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December 12, 2003Just say no. In April 1986 a very fat Briton and his fellow actors from the BBC children's programme Grange Hill shot to the top of the pop music charts with the song Just Say No.
This afternoon Nick Thorne, the plump British Ambassador to the United Nations, sang a similar tune when he took to the podium at the World Summit, giving the British verdict on whether his government would be contributing to a Global Solidarity Fund (a UN body designed to build digital infrastructure in poorer countries).
Mr Thorne was frank about the British stance. "We do not believe that a new international fund could tackle the real underlying problems," he said. "It might even divert funds away [from existing aid channels]. A fund is not the answer."
The UK was happy to provide "technical assistance" to poorer countries, but will provide cash only though existing channels.
More worrying for countries seeking change is that Britain seems to be playing down the significance of the World Summit's sequel, Tunis 2005. The UK will hold the presidency of the EU in the latter half of 2005, and wants to avoid the preparatory committees (PREPCOMS for all you acronym lovers) that proved so contentious in the run up to Geneva. "The UK believes that a light preparatory process will create the right conditions for a conference," Mr Thorne said.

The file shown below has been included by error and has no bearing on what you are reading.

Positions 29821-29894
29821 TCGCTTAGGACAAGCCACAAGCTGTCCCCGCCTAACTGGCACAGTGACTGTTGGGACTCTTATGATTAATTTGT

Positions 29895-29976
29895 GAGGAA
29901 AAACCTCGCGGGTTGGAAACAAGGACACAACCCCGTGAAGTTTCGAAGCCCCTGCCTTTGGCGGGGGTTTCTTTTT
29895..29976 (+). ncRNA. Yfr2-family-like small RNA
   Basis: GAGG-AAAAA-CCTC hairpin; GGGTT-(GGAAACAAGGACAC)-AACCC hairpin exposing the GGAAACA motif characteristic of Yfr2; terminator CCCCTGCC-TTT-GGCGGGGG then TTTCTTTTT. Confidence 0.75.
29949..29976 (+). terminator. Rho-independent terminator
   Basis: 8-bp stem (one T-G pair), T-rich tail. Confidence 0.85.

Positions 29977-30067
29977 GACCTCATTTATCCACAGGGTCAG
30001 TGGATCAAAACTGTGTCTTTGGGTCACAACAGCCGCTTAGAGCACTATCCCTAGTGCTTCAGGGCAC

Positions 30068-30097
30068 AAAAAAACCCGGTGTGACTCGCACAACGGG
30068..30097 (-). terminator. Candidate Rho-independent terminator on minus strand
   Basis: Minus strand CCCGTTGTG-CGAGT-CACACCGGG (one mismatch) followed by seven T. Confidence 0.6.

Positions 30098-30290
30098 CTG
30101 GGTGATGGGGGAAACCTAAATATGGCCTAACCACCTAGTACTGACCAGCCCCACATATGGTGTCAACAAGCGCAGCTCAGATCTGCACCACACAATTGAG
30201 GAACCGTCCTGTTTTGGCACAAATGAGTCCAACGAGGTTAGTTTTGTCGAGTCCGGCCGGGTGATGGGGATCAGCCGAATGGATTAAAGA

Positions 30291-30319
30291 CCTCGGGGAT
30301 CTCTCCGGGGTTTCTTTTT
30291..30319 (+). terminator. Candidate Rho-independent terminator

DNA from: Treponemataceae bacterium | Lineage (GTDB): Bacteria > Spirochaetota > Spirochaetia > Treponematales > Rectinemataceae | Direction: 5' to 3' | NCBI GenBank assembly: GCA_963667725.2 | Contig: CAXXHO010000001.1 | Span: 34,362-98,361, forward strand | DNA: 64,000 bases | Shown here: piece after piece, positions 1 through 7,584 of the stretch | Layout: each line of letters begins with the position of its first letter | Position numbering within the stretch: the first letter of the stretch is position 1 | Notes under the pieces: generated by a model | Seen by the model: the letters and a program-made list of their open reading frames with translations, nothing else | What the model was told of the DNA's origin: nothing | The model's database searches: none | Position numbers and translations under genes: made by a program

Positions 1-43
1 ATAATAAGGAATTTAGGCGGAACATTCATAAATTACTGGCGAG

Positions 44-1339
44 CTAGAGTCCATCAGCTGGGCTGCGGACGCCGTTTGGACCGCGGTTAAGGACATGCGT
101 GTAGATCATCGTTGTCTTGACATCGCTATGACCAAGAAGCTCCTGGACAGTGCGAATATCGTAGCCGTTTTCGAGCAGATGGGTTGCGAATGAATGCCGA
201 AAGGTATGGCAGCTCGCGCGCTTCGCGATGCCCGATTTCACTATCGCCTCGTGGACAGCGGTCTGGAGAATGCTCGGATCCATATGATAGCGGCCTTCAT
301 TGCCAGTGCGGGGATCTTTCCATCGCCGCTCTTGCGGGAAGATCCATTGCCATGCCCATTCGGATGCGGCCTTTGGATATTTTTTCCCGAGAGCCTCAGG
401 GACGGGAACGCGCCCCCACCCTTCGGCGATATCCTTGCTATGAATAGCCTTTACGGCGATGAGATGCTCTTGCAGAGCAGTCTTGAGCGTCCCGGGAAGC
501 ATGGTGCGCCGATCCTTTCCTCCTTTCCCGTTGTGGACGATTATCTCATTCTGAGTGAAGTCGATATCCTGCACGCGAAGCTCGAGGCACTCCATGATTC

This will be a punch in the teeth for non-Western countries, who need all the discussion time they can get to lobby for a change in the status quo on two issues. First, they want to get a better deal on the Digital Solidarity Fund, or something very like it. Second, they want to break the Western grip on the internet and its development - an issue known as internet governance. Tunis is the only chance non-Western countries will get to debate internet governance, a topic so controversial that it was dropped from the Geneva summit's agenda.
If the UK succeeds in limiting the debate over these two issues then the Western governments can put up the bunting and gather round the piano. They want to keep the UN out of both issues and have done a reasonable job so far.